(StatePoint) Maintaining strong grades in every subject can be tough on even the brightest of the bunch. This is especially true these days, as students routinely are taking on more extracurricular activities and part-time jobs while enrolled in school.
Students looking to grasp complicated class material — and still have time left at the end of the day — can stand to benefit from tried-and-true systems for learning, say experts.
“Every student from a young age should learn speed reading, speed math and mnemonics,” says Harry Edelson, venture capitalist, managing director of Edelson Technology Partners and author of the new book, “Positivity: How to be Happier, Healthier, Smarter, and More Prosperous.”
Edelson, the son of an illiterate Russian immigrant, attributes his triumph over childhood poverty and success in the classroom and business world, to the adoption of key mental tricks and a positive attitude. In “Positivity,” he delves into how others may follow suit. Here he shares a few insights.
Speed reading allows a reader to take in written material much more quickly than traditional reading. While those wishing to improve their speed reading skills once had to attend seminars or enroll in a course, now lessons are widely offered online. Free software, as well as apps available for download to your phone, can offer training in this useful art.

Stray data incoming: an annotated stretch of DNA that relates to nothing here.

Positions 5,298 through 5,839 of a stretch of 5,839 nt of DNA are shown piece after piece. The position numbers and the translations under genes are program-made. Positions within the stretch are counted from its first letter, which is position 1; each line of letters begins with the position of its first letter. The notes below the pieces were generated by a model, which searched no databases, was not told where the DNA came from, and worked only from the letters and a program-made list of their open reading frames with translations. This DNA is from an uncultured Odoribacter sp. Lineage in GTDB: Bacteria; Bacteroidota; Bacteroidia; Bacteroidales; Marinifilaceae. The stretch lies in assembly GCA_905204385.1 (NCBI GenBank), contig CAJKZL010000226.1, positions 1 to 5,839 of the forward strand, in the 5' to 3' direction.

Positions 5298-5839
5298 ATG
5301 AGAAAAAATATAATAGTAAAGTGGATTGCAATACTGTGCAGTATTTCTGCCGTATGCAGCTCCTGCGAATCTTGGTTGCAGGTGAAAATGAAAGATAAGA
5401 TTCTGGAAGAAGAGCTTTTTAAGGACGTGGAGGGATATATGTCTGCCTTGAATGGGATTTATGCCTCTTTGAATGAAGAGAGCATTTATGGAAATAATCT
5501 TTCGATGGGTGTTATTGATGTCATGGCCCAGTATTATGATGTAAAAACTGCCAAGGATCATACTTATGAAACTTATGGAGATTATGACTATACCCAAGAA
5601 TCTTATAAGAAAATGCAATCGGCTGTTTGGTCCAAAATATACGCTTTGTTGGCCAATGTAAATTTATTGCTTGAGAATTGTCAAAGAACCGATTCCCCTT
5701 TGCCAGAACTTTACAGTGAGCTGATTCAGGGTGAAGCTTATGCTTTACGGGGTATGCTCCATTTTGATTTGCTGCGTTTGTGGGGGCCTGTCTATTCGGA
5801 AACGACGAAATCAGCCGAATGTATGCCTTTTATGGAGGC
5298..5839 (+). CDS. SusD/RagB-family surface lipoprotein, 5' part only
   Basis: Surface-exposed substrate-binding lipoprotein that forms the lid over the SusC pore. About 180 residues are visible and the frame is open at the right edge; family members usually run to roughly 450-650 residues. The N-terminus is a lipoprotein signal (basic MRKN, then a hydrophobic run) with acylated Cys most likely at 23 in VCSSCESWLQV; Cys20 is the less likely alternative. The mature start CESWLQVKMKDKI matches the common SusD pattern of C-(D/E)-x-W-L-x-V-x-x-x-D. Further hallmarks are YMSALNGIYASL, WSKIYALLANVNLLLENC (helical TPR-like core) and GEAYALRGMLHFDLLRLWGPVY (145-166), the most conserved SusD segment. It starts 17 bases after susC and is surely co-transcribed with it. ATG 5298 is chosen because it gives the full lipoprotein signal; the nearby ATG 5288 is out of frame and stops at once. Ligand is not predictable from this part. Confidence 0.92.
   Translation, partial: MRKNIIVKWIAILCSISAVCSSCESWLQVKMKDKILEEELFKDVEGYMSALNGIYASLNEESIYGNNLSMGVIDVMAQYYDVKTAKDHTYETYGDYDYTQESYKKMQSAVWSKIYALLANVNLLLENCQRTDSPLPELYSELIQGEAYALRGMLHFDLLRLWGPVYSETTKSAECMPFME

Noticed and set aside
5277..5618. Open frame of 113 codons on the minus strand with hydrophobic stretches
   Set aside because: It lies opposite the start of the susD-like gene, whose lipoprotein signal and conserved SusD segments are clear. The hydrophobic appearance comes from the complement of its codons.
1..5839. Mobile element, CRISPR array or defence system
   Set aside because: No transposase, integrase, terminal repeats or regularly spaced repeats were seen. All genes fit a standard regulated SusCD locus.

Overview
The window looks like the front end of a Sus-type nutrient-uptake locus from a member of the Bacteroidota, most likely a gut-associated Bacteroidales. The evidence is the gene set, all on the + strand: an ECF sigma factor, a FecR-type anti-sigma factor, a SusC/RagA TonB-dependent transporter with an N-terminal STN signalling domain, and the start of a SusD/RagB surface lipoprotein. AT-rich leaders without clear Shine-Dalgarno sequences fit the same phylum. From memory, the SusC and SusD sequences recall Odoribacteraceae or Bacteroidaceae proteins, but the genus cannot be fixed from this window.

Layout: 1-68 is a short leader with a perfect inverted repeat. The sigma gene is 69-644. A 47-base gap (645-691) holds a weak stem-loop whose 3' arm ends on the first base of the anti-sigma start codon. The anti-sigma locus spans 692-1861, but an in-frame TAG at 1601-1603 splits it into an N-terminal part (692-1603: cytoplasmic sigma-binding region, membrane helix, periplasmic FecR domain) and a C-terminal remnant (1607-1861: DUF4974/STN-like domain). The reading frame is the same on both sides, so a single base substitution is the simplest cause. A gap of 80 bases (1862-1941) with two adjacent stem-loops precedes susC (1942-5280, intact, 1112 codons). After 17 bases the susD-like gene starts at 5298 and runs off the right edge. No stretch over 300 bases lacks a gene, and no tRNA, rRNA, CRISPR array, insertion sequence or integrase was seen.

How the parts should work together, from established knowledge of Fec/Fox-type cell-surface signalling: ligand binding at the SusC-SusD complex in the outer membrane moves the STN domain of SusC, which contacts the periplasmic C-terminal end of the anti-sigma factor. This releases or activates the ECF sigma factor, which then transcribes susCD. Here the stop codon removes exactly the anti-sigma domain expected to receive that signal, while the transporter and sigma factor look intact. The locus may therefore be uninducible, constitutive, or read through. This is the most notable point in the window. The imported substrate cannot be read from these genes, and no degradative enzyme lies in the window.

Like speed reading, speed math can help students finish their homework faster and with more precision. Additionally, learning this skill offers students a deeper understanding of mathematical operations. A range of books on the subject, as well as online tutorials, can supplement classroom learning.
So much of school testing involves the need for recall and recitation, especially as schools nationwide adopt Common Core Standards. Mnemonics are a classic and effective method of memorization and information retention. Depending on the material, students can turn to existing mnemonic devices or create their own.
“I consider myself to be very lucky. I have been happy all my life even though I started out as poor as a child could be,” says Edelson, who says positivity can lend itself to success. “Take control of your senses, determine to be happy and develop a frame of mind that will make you and all those around you happy.”
For an edge this semester, don’t reinvent the wheel. Consider first the academic techniques and personal philosophies that have worked so well for others.